Signs of life in mummy exhibit in Mexico have experts worried for those who get close


A traveling exhibit of several accidental mummies sparked concerns after Mexican officials spotted signs of life on one mummy, experts said.

The Mummies of Guanajuato are a unique collection of mummies from the 1800s, the Associated Press reported. The deceased were accidentally mummified after being “buried in crypts in dry, mineral-rich soil” of Guanajuato, Mexico, the outlet reported.

No one knows why the bodies mummified instead of disintegrating. Some attribute it to the local climate while others believe the crypts caused it, the Associated Press reported.

The mummies were discovered in 1865 by surprised cemetery workers who were removing the remains “of people whose relatives couldn’t afford to pay” graveyard fees, National Geographic reported.

The Mummies of Guanajuato, as they became known, are now on display at the Museo de las Momias de Guanajuato, according to the museum website.

Most recently, some of the mummies were part of a traveling exhibit and on display at a tourism convention in Mexico City from March 26 to 29, the Guanajuato government said in a new release. During the first day of the convention, over 5,000 people visited the mummies.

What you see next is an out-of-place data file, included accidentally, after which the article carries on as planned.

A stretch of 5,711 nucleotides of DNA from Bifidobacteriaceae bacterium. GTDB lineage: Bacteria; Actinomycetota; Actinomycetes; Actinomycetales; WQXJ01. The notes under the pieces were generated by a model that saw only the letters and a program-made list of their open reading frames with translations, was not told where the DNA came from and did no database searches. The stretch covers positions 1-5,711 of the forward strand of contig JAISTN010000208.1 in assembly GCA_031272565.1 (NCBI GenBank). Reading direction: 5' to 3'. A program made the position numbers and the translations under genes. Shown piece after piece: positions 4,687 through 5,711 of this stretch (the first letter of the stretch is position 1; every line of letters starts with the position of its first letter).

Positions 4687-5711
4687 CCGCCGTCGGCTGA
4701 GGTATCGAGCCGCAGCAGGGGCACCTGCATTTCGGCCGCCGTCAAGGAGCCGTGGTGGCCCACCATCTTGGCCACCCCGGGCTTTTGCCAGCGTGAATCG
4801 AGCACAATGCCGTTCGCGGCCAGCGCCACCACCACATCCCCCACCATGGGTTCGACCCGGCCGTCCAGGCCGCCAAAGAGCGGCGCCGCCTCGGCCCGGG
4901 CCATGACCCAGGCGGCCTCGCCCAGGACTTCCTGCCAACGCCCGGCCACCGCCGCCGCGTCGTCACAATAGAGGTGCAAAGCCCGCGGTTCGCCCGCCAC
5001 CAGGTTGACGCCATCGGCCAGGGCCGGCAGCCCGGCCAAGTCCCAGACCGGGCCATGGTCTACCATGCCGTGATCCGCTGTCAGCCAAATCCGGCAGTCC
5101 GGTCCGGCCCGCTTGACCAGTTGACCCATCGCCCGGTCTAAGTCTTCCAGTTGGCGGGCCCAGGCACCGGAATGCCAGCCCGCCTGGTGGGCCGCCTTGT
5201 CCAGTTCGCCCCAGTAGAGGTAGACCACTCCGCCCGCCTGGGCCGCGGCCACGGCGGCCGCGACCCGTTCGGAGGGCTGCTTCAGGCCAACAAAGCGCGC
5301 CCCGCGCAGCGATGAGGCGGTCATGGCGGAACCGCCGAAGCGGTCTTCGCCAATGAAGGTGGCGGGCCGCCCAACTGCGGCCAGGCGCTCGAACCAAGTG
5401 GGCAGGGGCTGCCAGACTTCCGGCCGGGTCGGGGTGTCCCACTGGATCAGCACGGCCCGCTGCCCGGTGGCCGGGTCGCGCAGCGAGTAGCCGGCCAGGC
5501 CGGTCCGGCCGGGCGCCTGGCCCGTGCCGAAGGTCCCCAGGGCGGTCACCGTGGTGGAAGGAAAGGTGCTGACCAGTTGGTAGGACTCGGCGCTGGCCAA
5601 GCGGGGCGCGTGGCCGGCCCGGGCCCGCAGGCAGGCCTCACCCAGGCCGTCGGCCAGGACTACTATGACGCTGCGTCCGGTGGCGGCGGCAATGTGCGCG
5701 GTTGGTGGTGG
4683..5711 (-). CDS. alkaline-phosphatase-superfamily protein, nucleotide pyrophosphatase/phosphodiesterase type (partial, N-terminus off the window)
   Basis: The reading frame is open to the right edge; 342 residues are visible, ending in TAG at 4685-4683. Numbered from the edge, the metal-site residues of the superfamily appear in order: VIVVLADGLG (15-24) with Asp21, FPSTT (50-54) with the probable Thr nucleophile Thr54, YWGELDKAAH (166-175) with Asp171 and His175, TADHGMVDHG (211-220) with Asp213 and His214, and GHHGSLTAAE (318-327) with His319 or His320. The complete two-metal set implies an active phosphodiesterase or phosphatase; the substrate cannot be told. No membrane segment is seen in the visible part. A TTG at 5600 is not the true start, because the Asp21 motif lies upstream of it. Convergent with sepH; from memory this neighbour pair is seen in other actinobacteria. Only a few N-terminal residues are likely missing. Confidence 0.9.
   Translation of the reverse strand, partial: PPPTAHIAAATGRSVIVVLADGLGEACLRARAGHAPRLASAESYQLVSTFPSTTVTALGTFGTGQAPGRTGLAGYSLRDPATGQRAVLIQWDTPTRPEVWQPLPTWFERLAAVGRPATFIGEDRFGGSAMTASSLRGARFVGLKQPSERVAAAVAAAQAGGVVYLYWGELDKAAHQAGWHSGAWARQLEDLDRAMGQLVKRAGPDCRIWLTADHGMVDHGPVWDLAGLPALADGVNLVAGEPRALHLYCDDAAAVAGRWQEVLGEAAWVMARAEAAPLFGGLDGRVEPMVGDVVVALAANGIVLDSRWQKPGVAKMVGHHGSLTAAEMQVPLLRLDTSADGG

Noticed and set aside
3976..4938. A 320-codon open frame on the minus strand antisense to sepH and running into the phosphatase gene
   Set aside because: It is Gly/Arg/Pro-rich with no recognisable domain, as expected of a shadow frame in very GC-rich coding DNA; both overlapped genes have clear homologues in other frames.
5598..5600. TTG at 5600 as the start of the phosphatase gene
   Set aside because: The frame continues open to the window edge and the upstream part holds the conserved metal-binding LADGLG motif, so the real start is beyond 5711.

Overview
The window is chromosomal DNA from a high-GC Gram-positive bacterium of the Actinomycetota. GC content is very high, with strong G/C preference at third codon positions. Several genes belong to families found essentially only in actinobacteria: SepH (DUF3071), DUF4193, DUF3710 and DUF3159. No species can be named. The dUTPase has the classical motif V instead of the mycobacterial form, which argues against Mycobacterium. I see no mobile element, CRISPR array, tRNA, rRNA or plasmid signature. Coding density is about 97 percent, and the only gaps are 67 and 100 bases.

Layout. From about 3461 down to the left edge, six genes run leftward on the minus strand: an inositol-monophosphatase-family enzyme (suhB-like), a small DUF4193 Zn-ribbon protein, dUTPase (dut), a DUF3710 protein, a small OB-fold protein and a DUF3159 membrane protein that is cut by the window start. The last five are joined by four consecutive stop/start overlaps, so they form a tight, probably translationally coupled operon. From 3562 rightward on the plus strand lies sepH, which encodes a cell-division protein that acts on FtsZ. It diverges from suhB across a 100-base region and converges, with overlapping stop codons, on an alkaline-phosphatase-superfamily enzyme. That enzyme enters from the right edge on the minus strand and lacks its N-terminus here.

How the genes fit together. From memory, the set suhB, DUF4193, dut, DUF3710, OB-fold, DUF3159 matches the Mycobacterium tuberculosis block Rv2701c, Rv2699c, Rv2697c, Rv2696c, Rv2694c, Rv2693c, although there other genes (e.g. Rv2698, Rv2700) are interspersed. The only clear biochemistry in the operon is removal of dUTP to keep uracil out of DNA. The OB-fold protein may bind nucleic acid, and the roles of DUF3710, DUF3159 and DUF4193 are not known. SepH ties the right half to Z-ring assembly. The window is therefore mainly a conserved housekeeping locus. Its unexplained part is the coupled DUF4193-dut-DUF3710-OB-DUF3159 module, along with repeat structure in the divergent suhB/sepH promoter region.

Mexico’s National Institute of Anthropology and History expressed concerns about this exhibition, according to a March 31 statement. The institute said it was not alerted about the display and did not authorize or advise on the transportation, handling or presentation conditions of the mummies.

Experts saw photos of the display and spotted signs of possible fungal growths on one mummy, the institute said in its statement. The signs of life worried experts because of the possible biohazard concerns — yet lack of safeguards — and the danger of damage to the fragile mummies.

The municipal president of Guanajuato, Alejandro Navarro, said in a release that the mummies were transported under strict protocols and in adherence with expert recommendations.

Mexico’s National Institute of Anthropology and History asked Guanajuato officials to allow the institute to analyze the mummies and collaborate in management of the remains.

Mexico City is about 220 miles southeast of the mummies’ usual museum display in Guanajuato.

Google Translate was used to translate the website of the Museo de las Momias de Guanajuato and news releases from the Guanajuato government and Mexico’s National Institute of Anthropology and History.

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